Late in the summer 1759, Québec, the capital of New France, was under siege. British Major General James Wolfe had the city surrounded and cut off from reinforcements in Montréal, Vice Admiral Charles Saunders was in firm control of the rivers surrounding the city as well as the supply routes into the region. The French population found itself low on food and ammunition to defend themselves, and suffering daily bombardment by the English. The walls of Québec were manned by militiamen and sailors taken from French ships lost or anchored above the city for their protection. Lieutenant Général Louis-Joseph de Montcalm-Grozon and his aide-de-camp Louis-Antoine de Bougainville commanded the French regulars outside the city, moving them in rapid deployments to counter the British advances.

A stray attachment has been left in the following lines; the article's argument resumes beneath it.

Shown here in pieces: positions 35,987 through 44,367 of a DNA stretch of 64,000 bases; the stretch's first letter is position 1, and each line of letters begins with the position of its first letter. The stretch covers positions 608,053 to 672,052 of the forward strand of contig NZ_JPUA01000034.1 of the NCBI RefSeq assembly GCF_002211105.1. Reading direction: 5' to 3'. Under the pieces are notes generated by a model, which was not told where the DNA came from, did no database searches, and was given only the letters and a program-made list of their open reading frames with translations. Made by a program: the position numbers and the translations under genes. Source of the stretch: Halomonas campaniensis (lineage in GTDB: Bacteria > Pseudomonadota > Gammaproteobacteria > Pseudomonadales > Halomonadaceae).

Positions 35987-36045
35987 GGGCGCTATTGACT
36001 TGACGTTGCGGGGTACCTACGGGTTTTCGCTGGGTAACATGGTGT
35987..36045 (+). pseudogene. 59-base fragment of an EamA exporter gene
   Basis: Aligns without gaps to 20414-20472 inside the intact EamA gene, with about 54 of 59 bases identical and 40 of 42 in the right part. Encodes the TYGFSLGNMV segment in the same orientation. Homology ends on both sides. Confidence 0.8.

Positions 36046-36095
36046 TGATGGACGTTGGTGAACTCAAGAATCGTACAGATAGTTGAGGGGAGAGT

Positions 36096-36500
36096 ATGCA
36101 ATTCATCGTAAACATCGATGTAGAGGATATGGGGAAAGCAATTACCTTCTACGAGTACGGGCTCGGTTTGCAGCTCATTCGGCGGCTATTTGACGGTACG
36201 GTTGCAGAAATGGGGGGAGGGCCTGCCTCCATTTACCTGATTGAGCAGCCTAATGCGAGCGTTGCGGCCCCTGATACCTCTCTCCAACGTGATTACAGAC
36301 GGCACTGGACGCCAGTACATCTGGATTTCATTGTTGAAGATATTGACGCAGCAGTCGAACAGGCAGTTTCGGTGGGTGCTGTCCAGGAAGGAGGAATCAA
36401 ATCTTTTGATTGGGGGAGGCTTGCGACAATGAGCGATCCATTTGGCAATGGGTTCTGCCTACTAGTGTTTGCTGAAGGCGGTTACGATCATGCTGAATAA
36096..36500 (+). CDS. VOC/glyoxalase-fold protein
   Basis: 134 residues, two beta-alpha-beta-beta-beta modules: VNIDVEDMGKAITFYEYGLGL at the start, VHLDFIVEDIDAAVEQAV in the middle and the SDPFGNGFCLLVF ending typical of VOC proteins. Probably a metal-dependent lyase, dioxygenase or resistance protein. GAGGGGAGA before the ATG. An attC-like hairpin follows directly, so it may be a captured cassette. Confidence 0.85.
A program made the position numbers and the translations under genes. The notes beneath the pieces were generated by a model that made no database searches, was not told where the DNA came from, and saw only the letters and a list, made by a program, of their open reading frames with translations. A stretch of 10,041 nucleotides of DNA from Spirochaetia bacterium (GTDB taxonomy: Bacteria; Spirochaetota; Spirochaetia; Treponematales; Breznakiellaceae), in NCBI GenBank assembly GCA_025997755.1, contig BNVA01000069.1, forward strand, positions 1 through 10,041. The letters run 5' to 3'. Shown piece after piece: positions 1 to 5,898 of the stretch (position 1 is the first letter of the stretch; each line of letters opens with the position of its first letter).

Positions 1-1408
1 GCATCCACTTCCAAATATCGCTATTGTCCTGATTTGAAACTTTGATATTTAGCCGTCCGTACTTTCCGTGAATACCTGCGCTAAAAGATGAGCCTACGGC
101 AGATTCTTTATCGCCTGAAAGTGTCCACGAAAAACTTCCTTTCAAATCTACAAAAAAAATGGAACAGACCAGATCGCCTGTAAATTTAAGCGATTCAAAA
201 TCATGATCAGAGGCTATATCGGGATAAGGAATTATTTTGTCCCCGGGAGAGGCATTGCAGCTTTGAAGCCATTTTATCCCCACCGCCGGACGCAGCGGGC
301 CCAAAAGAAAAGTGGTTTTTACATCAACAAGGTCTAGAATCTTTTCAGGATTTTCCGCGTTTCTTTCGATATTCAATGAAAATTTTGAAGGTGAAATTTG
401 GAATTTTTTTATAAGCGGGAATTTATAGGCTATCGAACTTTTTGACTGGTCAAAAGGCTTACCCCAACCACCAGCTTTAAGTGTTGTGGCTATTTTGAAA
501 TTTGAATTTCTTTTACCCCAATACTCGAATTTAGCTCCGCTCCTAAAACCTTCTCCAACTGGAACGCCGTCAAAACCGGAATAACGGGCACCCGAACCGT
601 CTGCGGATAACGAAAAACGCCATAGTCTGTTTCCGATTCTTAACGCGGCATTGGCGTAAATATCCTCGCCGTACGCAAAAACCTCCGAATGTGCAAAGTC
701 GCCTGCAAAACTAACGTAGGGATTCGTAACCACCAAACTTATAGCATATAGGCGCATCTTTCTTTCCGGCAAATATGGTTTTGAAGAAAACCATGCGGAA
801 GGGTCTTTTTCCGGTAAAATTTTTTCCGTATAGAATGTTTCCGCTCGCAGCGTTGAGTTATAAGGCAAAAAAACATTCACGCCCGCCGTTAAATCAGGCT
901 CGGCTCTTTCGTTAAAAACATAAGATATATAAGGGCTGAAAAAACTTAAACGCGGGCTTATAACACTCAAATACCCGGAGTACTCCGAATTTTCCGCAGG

Here the story is told by the citizens within the walls: an artillery captain, a prominent citizen, the emissary traveling between the British and the French commanders, and a Catholic nun working in the main hospital, treating the sick and wounded of both armies. Three of these works are offered in English for the first time, and all four are fully annotated. These journals and memoirs bring us inside the siege, allowing us to watch through their eyes as the fate of New France was determined.
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